High schoolers gather for a makeover at the Olayate Group on the Grand Concourse on June 20. Photo: Alex Krales.

Fifteen Bronx teens got the full prom experience today, without paying a penny. The high schoolers from Crotona International High School in the northern Bronx received a full makeover, including hair, makeup, dresses, and shoes at the main space of the nonprofit Oyate Group on the Grand Concourse, before being chauffeured to the festivities by New York City police. 

Three stylists volunteered to help the young people look their best, and a bridal shop contributed the dresses. Instead of a limousine, the new graduates arrived in NYPD vans.

“This is like one big superhero power team,” said Victor Matos, co-founder of one of the organizations behind the event. “It doesn’t work without everyone doing a part,” he said, noting the different people who had volunteered their time and resources, from the bridal shop that contributed dresses to the makeup artists and police officers who volunteered their time.

“It’s just one big heroic effort,” Matos added. “These kids will not ever forget this.”

Victor Matos, along with his wife Rosaly, is the co-founder of the MOS Athletic League, a nonprofit volleyball league for teenagers in the South Bronx. But the name has a double meaning, Victor says: It can stand for “Matters of Sports” or “Members of Service.” In addition to sports, the organization also runs toy drives and helps kids learn about their opportunities for schools and scholarships. 

The end-of-year prom represents an important rite of passage for high school seniors as they transition to adulthood. But it is also their first experience with adult expenses: a typical prom outfit can cost hundreds of dollars, not to mention the costs of hair and makeup.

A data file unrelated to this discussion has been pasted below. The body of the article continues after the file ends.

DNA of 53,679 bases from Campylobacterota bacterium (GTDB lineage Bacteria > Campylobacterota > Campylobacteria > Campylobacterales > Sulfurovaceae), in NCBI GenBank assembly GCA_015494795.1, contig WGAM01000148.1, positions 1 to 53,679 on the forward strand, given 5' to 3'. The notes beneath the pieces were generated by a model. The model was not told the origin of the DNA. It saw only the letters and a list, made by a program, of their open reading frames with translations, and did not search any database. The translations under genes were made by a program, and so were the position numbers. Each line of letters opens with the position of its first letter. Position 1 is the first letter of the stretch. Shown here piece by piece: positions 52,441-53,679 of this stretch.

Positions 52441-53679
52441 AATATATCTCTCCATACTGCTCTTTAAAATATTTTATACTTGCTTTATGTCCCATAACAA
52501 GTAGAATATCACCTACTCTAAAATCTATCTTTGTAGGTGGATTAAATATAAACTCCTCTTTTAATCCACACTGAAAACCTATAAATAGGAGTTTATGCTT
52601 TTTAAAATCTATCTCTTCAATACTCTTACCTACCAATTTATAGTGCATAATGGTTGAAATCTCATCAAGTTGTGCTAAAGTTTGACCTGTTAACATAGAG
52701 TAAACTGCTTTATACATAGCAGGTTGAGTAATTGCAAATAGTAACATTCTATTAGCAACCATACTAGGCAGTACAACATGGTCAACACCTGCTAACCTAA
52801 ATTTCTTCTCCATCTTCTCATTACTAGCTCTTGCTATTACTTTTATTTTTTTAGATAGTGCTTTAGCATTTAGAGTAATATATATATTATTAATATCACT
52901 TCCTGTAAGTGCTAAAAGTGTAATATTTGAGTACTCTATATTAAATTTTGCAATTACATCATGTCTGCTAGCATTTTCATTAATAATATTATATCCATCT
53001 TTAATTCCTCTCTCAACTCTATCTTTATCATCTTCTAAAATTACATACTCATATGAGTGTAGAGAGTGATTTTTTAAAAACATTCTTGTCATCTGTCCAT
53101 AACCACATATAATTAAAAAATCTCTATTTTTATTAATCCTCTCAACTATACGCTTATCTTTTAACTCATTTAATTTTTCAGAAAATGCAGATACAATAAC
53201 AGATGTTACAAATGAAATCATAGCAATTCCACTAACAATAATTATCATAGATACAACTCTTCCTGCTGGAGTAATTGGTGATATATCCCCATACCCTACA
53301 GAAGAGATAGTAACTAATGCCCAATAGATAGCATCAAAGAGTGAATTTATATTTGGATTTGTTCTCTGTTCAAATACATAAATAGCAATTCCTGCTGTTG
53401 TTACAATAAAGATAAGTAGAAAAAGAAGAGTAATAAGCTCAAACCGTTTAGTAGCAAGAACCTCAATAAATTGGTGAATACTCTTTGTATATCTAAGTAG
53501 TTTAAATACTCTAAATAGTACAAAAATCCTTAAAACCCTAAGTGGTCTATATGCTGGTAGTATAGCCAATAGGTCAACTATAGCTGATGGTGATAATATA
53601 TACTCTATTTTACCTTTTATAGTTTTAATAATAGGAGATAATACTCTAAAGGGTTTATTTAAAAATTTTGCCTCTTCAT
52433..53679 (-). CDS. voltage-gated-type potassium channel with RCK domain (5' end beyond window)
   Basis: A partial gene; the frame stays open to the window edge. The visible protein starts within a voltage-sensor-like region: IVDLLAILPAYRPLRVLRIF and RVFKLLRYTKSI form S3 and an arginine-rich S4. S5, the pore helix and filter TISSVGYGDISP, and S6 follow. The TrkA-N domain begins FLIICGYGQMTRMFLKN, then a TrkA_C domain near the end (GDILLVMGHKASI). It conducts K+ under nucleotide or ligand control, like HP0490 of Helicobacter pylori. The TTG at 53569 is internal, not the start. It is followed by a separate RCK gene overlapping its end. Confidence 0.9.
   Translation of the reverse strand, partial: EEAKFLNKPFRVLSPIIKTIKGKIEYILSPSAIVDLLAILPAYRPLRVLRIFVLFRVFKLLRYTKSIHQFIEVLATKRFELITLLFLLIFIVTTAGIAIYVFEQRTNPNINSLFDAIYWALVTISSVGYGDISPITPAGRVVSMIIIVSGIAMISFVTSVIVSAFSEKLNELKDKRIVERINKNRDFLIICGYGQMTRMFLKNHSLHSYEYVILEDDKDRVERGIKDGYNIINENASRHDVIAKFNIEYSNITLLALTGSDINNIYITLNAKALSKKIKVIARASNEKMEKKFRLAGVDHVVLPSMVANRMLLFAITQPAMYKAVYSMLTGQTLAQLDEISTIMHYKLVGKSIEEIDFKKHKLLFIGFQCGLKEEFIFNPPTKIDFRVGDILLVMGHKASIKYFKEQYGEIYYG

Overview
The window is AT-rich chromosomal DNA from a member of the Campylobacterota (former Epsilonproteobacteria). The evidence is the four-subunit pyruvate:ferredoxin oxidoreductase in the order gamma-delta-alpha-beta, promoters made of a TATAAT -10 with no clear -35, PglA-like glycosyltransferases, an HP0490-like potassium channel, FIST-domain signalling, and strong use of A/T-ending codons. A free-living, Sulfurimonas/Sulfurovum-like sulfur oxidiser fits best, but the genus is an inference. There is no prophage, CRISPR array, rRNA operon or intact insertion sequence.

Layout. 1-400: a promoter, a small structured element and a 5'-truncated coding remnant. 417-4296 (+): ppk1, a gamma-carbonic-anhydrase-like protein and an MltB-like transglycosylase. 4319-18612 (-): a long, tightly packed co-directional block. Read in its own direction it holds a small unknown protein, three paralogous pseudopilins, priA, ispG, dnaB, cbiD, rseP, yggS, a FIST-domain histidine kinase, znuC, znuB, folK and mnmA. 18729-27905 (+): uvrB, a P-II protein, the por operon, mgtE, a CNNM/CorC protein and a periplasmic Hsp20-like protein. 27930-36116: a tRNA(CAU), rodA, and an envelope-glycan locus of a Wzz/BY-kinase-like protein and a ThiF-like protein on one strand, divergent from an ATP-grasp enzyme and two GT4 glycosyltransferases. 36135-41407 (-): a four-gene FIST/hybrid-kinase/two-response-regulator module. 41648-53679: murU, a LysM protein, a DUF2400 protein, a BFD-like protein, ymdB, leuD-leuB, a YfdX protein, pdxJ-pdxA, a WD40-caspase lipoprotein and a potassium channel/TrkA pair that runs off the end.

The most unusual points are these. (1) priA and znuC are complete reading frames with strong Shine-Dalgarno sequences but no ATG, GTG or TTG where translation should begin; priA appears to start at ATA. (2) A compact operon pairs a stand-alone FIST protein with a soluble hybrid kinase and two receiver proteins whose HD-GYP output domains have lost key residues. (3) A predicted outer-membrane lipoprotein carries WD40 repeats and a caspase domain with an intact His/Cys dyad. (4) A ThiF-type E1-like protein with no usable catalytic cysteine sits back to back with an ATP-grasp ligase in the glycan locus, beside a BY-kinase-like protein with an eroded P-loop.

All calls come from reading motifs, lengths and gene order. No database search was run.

“It’s our senior year, so finding money for college and prom and all of the outfits is so stressful,” said eighteen-year-old Joshua Decamps, who wore a stunning white suit and black shoes. “Out here there’s not a lot of people who want to help you without asking anything in return.” 

The MOS League hosted their first prom event seven years ago, for ten students at Crotona International High School in . After a long break, they decided to restart the event, at a different high school every year. 

That meant finding businesses willing to donate their resources to make the prom dream a reality.  “We thought we couldn’t pass up the opportunity to help these students,” said Anthony Micari, owner of Bridal Reflections, which contributed a selection of dresses.  “Prom to these girls is everything. It’s a huge milestone to their lives.” 

Three makeup artists also volunteered, like Vanessa Rodriguez, who has done makeup for the past sixteen years. Normally she charges up to $65 for prom makeup, which can take half an hour to 45 minutes. “It’s good to give back,” she said.

Students had to participate in an essay contest to participate. But the contest was an easy one: anyone who submitted an essay got the full prom experience.

The event was hosted at the offices of Oyate Group, a nonprofit that was founded in 2020 to counter the impact of COVID-19 pandemic on New York’s marginalized communities. The organization mainly works to provide meals and curb gun violence. Now, they are also using their space to help graduates prepare for the special day.

Photo: Alex Krales.

“It means a lot,” said Lymarie Francisco, project manager at Oyate Group. “Even for undocumented students or anybody from a different culture. It’s like preparing for a wedding, it’s  a day that you will never forget for the rest of your life.” 

Some of the students said that they were inspired to help other people realize their dreams in the future. “We have been talking about prom since the start of senior year,” said Emily Paulino, who’s still deciding between CUNY’s Lehman and City Colleges. “ In the future I would love to work on something like this, to help kids, to have a great night to have fun.”

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